If you have been reading this blog for any amount of time, you know that we preach consistency, consistency, consistency!
A consistent brand experience, for a targeted buyer, in their language, across all 7 major touch points (Logo, Color, Typography, Voice/Personality, Photography, Info Hierarchy & Positioning) is the bedrock of any trustworthy and compelling brand.
Why then would you EVER rebrand your company? Wouldn’t that just throw everyone off and force you to rebuild your brand equity within the minds of the consumer from scratch?
This is the question that is on everyone’s mind lately! We are in an era of rebranding and rebirth, and it seems like all of the major Fortune 100 corporations are trying on new outfits every other day of the week! Here are a few organizations that have rebranded recently…
- Phillip Morris to Altria
- Southwest Airlines
- 7 UP
- Pitney Bowes
- USA Today
- Boston Chicken
- The New School
- Old Spice
- …you get the picture.
So why did they do it, and when is it time to rebrand YOUR company?
There are 4 scenarios when it is DEFINITELY appropriate to rebrand. The first would be to distance a company from a bad reputation or disaster. The infrastructure of a company might have value and plenty of revenue, but the brand could be weighing down that value. In this case, the brand is diminishing the company’s ability to improve on a poor record. Companies that have taken this route include BP and Phillip Morris (to name a few).
Perhaps the most wide-spread reason to rebrand is to remain relevant! Sometimes a company’s logo, at the moment of creation, embodies the style of a certain decade. So, much like you don’t expect to see a 70’s era hippie at an 80’s punk rock concert, neither should a company with a dated visual identity expect to compete against a modern counterpart. If you want to remain relevant, and appear to be on-top of the best practices within an industry, you’ll need a brand that matches your intention. Companies that pride themselves on relevant branding include both of today’s examples, 7 UP and The New School in NYC. They also include The Gap, Starbucks, Old Spice, Microsoft (of course a tech company would want to remain relevant!), USA Today, Electrolux and Pitney Bowes.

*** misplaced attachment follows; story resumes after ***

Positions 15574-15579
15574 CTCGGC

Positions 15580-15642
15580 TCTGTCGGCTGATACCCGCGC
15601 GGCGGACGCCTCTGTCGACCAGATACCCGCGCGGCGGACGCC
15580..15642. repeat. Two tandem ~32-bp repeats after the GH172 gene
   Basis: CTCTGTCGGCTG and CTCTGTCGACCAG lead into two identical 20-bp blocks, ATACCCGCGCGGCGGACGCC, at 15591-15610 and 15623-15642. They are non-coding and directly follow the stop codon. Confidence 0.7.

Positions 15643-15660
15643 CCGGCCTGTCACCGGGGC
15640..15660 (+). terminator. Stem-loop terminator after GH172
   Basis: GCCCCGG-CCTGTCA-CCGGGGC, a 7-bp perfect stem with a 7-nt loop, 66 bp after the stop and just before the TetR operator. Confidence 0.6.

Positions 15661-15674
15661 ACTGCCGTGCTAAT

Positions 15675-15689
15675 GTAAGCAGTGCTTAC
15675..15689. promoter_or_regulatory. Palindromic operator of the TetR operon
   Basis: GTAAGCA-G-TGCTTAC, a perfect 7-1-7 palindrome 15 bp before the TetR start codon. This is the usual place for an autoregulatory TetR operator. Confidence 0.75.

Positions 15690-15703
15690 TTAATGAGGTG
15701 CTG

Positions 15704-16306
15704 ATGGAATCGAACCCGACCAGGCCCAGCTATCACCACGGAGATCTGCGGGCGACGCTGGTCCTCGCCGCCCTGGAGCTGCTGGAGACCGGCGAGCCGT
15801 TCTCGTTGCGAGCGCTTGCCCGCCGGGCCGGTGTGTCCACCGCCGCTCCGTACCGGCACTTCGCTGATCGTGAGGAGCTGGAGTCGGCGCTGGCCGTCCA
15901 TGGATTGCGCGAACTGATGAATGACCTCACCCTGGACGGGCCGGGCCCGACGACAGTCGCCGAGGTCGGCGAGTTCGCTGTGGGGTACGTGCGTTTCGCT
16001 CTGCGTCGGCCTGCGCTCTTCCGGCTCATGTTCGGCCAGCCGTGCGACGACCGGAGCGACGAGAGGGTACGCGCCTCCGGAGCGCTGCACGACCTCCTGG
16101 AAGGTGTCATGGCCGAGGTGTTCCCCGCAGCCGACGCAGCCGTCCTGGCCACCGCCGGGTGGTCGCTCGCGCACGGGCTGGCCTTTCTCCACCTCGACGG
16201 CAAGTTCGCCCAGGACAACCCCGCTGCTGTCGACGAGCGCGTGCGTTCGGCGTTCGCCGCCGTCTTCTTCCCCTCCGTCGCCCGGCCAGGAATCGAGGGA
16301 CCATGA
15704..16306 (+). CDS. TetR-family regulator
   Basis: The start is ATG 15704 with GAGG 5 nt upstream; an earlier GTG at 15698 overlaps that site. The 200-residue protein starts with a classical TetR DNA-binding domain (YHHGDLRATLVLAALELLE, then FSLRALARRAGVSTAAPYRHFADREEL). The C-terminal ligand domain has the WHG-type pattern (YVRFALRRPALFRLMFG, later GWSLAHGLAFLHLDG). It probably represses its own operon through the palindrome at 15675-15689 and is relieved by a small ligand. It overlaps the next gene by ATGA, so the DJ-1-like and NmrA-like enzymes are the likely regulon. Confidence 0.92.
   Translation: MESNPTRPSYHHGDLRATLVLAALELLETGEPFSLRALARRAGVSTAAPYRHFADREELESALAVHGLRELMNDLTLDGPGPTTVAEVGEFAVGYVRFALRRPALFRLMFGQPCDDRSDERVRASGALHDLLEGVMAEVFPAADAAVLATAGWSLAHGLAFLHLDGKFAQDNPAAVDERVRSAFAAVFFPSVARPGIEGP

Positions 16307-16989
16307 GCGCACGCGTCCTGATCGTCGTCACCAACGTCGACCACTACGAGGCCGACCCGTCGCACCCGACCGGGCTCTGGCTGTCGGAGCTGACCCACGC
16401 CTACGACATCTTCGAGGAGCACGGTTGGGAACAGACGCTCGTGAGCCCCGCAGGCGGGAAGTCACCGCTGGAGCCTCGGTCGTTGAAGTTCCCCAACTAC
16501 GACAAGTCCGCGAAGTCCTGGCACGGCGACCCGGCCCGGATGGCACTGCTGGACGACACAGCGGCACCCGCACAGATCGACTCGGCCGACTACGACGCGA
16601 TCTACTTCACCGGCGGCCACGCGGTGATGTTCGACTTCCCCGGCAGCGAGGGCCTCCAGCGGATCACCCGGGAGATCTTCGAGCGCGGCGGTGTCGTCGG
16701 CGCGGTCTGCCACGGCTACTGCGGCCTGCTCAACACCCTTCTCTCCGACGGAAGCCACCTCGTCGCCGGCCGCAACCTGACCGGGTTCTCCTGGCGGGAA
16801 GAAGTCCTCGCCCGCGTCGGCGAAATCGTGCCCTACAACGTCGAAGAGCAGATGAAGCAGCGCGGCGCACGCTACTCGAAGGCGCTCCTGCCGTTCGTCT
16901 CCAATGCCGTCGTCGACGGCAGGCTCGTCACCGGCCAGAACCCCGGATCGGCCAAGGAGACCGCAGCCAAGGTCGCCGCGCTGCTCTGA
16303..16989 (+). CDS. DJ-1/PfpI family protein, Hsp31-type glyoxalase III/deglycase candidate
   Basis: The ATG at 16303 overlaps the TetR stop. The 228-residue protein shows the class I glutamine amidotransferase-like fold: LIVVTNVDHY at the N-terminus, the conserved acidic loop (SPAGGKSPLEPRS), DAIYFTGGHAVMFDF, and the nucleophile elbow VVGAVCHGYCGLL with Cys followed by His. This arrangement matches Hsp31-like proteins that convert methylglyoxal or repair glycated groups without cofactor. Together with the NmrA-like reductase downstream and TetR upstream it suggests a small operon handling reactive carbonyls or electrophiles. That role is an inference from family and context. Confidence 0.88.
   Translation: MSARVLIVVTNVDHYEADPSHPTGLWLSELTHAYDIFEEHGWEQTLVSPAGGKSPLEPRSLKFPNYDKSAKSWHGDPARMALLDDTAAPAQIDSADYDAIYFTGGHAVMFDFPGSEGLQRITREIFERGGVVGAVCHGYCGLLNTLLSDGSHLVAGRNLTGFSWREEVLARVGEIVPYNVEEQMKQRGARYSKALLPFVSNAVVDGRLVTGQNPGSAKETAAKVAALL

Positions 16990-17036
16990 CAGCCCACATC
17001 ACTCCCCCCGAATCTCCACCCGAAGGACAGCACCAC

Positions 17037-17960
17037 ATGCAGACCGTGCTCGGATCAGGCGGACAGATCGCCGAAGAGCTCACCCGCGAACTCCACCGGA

Another reason why a rebrand is in order is if your company has expanded beyond or out of its original mission. Some companies, such as Dominos, don’t JUST serve pizza anymore, so they wanted to drop the association. Another organization, Boston Chicken, who wanted to appear to be MORE than just a chicken company, rebranded to Boston Market! Who knew? If it is time for your company to take a closer look at your brand’s growth strategy, head on over to our contact page and drop us a line!
The last, and most important reason to rebrand, and one that EVERY SINGLE COMPANY above has gone through, is to shed an original, poorly designed identity, for one befitting a fast growth, successful organization. Every company goes through this… when they start out they simply can’t afford good branding, it isn’t the focus and it isn’t the expertise of the founder. So, they wait until they can hire the big guns to give them clarity, cohesion, and a compelling approach. This is exactly what BRANDING FOR THE PEOPLE excels at, and if you’d like our help taking you from successful to REALLY successful, just use our contact page. We’ve made miracles happen for all of the companies on our portfolio page and we’d like to work with you, too.